was dismissed from Oklahoma State on Monday following his latest legal misstep. (Sue Ogrocki/aP)
Monday night is Eddie Sutton Night at Oklahoma State, a remembrance of a career and a life and some long ago good times. And if there was ever a time for the program to plunge into the warm sand of a happy past, it is now, in a problematic present.
The Cowboys, considered a prime contender in the rugged Big 12 and just last week a top 10 outfit, have lost three of four games. In December, they lost center Michael Cobbins to torn Achilles tendon. There has been time to adjust to that. But on Monday they also lost freshman guard Stevie Clark, booted off the team following his second arrest in just more than a month. This latest arrest came early Sunday for allegedly urinating out of a moving vehicle being driven by someone else, per details released by Stillwater police.
It has gotten so twisted that the preseason All-American and Player of the Year candidate, Marcus Smart, is in a way enduring criticism for trying too much to play like a preseason All-American and Player of the Year candidate. With another top 25 team in Iowa State visiting on Monday, suddenly Oklahoma State (16-5, 4-4 Big 12) seems like another team overcome a bit in conference play, brakes locked as it fishtails off course. The good news is the Big 12 is arguably the best conference in the nation and affords every team plenty of opportunity to get better.
"Hopefully we haven’t hit our stride yet,” coach Travis Ford said on the Big 12 teleconference Monday morning. “We think we can play a whole lot better than we are at this point. We’ve won a couple good games and we’ve not played so well on several occasions. We know we need to play better -- without worrying about what happened in past, and trying to control what we can control as far as the future is concerned.”
This was before the news on Clark came down – at the time, Ford had said a statement was forthcoming. For Clark, a two-time Oklahoma state player of the year averaging 5.3 points and 2.7 assists in 16 games, first came the suspension for a violation of team rules early in the season. And then the arrest for marijuana possession on Jan 1. And then the early Sunday incident for what officially was termed “outraging public decency.”
And still it says something that turning a troubled backup into a memory is almost a side item to a full plate of Oklahoma State issues. First come the Cyclones on Monday and then three of four games on the road, a stretch including games against Texas and Oklahoma. The season ends with Kansas, Kansas State and then a road trip to Iowa State. So psychology class is in session for Ford, in which he will have to convince a beleaguered club that the pain is temporary.
Plenty of coaches dip into that material. Kansas dropped its first league game at Texas on Saturday and, immediately, Jayhawks coach Bill Self assured his team there was more of that to come.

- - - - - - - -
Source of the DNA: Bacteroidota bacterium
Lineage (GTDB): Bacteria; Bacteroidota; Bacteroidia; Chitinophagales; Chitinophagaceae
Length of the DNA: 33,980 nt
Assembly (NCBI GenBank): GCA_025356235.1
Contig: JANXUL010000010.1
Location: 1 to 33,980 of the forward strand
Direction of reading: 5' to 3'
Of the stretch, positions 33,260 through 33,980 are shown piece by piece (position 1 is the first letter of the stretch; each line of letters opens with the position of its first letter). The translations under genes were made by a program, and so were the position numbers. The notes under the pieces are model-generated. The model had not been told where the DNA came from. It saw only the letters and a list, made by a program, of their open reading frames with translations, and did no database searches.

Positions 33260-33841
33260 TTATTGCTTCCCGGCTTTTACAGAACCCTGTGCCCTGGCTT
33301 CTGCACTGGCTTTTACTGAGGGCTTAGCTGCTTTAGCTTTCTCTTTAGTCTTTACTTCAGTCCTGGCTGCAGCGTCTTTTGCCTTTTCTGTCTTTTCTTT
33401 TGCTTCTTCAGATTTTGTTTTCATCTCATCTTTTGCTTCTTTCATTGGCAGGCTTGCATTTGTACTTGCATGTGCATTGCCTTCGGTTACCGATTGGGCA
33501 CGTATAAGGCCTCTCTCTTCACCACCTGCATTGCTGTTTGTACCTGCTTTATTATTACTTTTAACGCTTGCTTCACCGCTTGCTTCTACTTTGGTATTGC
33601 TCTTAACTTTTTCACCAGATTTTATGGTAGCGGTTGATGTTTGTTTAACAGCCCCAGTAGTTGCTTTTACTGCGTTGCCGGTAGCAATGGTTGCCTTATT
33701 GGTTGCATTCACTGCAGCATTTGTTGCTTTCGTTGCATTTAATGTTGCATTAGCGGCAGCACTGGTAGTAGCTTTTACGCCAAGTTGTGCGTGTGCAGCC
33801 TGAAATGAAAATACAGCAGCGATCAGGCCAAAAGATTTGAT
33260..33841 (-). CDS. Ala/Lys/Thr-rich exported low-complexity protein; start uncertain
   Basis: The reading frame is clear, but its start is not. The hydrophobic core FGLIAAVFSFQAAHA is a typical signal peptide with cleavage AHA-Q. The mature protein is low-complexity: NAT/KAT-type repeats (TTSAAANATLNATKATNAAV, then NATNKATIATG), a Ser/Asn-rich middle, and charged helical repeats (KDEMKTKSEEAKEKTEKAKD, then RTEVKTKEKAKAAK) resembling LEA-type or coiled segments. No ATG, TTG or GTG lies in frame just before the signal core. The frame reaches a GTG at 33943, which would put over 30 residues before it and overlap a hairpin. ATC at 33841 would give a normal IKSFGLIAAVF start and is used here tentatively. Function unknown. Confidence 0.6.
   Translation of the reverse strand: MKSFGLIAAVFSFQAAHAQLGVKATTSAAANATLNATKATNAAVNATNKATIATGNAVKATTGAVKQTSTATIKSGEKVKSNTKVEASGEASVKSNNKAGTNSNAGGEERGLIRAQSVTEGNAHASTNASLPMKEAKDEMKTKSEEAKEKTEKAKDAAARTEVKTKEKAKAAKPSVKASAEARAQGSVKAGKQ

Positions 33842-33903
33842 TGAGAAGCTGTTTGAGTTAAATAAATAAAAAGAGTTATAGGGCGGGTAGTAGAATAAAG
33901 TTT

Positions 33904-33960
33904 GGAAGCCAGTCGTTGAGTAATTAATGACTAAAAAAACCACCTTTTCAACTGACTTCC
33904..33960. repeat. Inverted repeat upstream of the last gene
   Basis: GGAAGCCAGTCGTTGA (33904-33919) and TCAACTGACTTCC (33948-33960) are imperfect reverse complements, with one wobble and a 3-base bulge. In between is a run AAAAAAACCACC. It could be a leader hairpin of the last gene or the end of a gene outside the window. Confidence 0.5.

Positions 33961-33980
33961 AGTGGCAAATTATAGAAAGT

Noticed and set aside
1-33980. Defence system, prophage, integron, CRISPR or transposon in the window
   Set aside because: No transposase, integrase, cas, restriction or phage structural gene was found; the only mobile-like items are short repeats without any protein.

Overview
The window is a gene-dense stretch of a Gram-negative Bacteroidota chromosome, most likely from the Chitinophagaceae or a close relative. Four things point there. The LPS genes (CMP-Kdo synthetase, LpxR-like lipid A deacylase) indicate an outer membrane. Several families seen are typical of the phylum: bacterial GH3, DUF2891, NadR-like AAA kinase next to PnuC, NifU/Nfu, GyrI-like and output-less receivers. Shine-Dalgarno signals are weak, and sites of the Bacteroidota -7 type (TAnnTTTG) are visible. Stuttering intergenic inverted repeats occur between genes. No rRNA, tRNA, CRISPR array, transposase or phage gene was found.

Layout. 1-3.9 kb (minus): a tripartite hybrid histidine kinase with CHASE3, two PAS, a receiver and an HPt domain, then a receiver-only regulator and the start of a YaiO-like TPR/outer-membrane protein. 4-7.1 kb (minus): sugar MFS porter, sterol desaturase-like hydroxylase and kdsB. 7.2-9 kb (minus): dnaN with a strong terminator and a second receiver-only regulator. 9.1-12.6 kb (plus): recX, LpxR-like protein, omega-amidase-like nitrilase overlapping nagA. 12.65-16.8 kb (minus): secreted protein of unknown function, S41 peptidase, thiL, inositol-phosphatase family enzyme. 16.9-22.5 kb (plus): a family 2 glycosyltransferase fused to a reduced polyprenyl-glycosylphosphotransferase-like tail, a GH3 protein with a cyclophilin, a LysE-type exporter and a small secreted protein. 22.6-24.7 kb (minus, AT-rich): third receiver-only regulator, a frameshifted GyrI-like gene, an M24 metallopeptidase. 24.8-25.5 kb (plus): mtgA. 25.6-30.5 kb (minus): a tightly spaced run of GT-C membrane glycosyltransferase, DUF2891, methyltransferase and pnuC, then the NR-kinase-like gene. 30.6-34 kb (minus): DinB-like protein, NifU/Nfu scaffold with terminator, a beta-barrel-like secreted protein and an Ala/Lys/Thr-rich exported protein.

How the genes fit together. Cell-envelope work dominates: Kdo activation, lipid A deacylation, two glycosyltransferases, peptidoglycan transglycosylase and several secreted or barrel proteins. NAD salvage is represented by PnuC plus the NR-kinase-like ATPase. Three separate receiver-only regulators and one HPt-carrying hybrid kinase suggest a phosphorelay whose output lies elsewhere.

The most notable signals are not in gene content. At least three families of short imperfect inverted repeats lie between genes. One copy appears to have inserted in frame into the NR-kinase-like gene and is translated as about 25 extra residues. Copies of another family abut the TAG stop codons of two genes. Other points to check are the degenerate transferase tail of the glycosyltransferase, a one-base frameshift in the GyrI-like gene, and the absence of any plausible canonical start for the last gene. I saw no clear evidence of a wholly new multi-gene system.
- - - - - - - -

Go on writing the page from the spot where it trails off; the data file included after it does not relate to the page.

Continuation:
“Last year we started out 7-0 and lost three in a row,” Self said Monday. “It’s certainly not the end of the earth. What you do, you put yourself in a situation where there’s less margin for error, but everything is still possible. Every goal is still attainable. You just have to bow your neck and be better.”
Or Ford can sympathize on the sideline Monday night with Fred Hoiberg, whose Iowa State team has lost four of six, though it is coming off a revitalizing home win over Oklahoma. “The big thing is we’re trying to stay the course,” Hoiberg said. “You look at the schedule we’ve played and the four losses we had this year, those are four great teams. There’s no need to panic. Our conference is unbelievable.”
It’s the No. 1 league in the RPI rankings with five teams in the top 25 and seven in the top 55. The only question is whether Oklahoma State is equipped to take advantage of the springboard offered by each Big 12 game. In the Cowboys' latest three losses, opponents posted effective field goal percentages of 63.6, 53.7 and 62. The Cowboys allowed foes to score a point-per-possession or better in five of the first 15 games; opponents now have hit that mark in five of the last seven.
Ford cited a desire to improve team defense and to understand rotations on Monday morning. And it’s fair to wonder if the absence of an experienced/shot-blocking/rebounding force like Cobbins finally is catching up to the Cowboys.
The upshot is that Smart can shoot the Cowboys back into a groove. He can be that good. But he can’t be good when he’s pressing the issue. In the three-losses-in-four-games skein, the sophomore guard is a ghastly 13-of-52 from the floor, missing 25 of 28 attempts from three-point range. “He’s such a competitor, and he’s been able to make big plays for us on many occasions,” Ford said. “I know there’s been a lot said about his shooting a lot of threes – I’m not a coach who’s going to tell him stop shooting threes.”
It’s deep-breath time for Oklahoma State. With Clark gone, the Cowboys are down a headache but also another rotation player, with no real proven commodities beyond the remaining top six. Nine games into the Big 12, the Cowboys shouldn't be in crisis mode.
“Let’s understand,” Self said Monday, “14-4, 13-5 would be an unbelievable record in this league.”
The Big 12 can save Oklahoma State, in a way. But if the Cowboys can't recalibrate their approach quickly, the Big 12 can bury them.